By Christopher R. Leslie. Full Text.
Roughly seventy million Americans cannot access a bank account or traditional financial services. Many of these individuals live in a “banking desert”—a town or community that has neither an independent bank nor a branch office of a larger bank. The United States has over 1,100 banking deserts, with another 1,000 communities at risk of losing their last bank. Banking deserts are generally in low- and moderate-income neighborhoods, which are disproportionately communities of color. Residents of banking deserts lack access to credit, including mortgages and small business loans, as well as savings accounts and other basic financial services. Consolidation in the banking industry is increasing the number of banking deserts as merged banks close their local branches. After banks depart a community, fringe banking (such as payday lenders) and fintech (such as mobile banking) cannot appropriately satisfy the financial needs of people living in a banking desert.
Understanding the phenomenon of banking deserts requires appreciating four separate strands of sociolegal history: bank decision-making, financial racism, bank regulation, and antitrust law. This Article tells each of these stories in turn and weaves these strands together. It then explains how proper interpretation and application of antitrust law could help mitigate the problem of banking deserts.
Many banking deserts were created or precipitated by government policies and banking practices that intentionally excluded Black families from the banking system. New Deal agencies like the Federal Housing Administration adopted strict redlining policies that blocked government-backed mortgages for Black families and often required developers to have “whites-only” housing tracts. These policies created Black neighborhoods without banks, locking minority families into cycles of poverty. More recently, banking deregulation and weak merger enforcement have fueled branch closures, especially in poor and minority neighborhoods.
Banking deserts should be treated as an antitrust issue be- cause branch closures reduce output and increase the price of credit, which are quintessential antitrust injuries. Despite these harms, the Department of Justice (DOJ) Antitrust Division has largely abdicated its role in bank merger review, generally deferring to the federal banking agencies (e.g., the Federal Reserve Board). But the banking agencies do not apply antitrust principles properly because they define the relevant geographic market too broadly.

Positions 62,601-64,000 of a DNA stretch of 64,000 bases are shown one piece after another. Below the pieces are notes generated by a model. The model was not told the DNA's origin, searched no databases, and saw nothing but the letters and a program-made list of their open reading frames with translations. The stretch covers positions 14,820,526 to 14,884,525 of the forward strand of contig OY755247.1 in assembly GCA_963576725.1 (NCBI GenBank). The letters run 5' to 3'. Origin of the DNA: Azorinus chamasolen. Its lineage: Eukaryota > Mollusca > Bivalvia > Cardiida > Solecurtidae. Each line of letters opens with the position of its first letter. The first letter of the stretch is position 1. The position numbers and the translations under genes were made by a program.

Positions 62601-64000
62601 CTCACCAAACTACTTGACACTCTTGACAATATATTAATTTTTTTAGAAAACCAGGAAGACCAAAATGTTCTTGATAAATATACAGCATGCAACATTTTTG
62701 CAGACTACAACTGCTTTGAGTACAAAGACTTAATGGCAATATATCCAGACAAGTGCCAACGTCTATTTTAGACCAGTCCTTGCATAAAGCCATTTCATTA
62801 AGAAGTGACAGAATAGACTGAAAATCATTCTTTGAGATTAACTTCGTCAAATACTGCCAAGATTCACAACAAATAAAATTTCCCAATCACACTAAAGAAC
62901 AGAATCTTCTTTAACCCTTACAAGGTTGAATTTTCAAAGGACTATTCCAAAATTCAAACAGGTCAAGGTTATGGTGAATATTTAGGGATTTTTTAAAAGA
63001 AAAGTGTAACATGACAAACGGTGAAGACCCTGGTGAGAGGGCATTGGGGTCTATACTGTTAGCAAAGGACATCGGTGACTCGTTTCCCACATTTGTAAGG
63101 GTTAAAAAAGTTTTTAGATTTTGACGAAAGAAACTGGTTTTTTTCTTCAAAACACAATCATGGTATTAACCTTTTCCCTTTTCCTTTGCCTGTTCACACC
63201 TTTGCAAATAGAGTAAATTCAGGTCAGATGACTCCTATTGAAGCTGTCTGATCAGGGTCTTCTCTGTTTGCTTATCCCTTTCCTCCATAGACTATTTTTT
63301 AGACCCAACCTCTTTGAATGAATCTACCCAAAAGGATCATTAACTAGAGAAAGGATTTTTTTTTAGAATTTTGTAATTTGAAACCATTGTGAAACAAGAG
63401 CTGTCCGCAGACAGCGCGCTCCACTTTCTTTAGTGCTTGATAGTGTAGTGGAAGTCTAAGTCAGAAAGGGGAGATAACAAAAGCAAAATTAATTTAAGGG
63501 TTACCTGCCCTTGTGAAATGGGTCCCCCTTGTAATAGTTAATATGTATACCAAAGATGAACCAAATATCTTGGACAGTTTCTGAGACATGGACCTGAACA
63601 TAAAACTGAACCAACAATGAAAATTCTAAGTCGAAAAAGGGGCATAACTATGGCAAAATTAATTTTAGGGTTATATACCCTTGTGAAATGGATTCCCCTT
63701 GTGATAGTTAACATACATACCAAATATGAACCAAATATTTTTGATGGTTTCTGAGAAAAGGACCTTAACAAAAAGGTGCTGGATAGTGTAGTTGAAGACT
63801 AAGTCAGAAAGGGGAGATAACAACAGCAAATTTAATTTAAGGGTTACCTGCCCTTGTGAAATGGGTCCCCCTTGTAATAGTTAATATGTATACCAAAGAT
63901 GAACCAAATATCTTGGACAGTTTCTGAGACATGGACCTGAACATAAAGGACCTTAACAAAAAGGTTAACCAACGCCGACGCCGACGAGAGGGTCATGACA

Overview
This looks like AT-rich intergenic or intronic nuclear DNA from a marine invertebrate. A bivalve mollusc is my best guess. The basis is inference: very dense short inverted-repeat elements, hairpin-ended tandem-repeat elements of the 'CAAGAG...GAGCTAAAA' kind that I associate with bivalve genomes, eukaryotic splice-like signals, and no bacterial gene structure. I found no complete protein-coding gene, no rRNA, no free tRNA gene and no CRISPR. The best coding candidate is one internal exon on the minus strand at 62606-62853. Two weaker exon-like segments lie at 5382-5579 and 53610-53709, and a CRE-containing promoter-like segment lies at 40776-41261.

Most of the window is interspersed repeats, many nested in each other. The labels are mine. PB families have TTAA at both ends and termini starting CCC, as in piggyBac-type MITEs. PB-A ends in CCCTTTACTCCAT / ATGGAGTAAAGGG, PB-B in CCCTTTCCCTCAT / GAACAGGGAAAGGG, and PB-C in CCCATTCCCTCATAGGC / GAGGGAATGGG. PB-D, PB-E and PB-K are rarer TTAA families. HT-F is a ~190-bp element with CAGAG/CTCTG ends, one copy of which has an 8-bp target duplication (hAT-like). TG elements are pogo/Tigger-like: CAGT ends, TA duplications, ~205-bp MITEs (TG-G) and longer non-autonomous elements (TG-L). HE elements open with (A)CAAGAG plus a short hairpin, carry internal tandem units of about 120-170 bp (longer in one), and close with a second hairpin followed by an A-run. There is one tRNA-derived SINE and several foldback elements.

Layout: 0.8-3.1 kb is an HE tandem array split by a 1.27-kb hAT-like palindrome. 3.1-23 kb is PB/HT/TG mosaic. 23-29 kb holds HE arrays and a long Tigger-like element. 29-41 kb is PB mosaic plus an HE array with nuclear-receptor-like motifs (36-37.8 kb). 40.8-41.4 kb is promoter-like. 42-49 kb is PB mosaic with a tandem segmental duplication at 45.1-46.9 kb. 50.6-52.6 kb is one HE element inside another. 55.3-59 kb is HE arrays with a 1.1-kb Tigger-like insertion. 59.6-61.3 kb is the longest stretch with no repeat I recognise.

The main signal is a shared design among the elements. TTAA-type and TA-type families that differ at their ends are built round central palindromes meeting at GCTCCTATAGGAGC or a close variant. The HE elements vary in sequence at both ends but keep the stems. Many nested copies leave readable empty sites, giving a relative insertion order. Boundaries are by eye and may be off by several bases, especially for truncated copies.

When reviewing proposed bank mergers, federal banking agencies focus exclusively on state and regional banking markets, paying insufficient attention to local markets and how post-merger branch closures can create banking deserts. They fail to appreciate how banking practices in the aftermath of branch closures can replicate the intentional discrimination of the redlining era because banks dramatically reduce lending in neighborhoods where they no longer maintain a physical branch office. Just as it was immoral for government actors to redline minority communities beginning in the 1930s, it is inappropriate for government officials today to define banking markets in ways that ignore the continuing costs of historic redlining.
This Article explains the advantages of resuscitating the DOJ’s role in bank merger review. It advocates that the DOJ exercise its leverage during the merger review process to negotiate merger conditions designed to preclude branch closures and to restore financial services to banking deserts. Applying antitrust oversight, the DOJ can mitigate some of the anticompetitive effects and racialized impacts of banking deserts.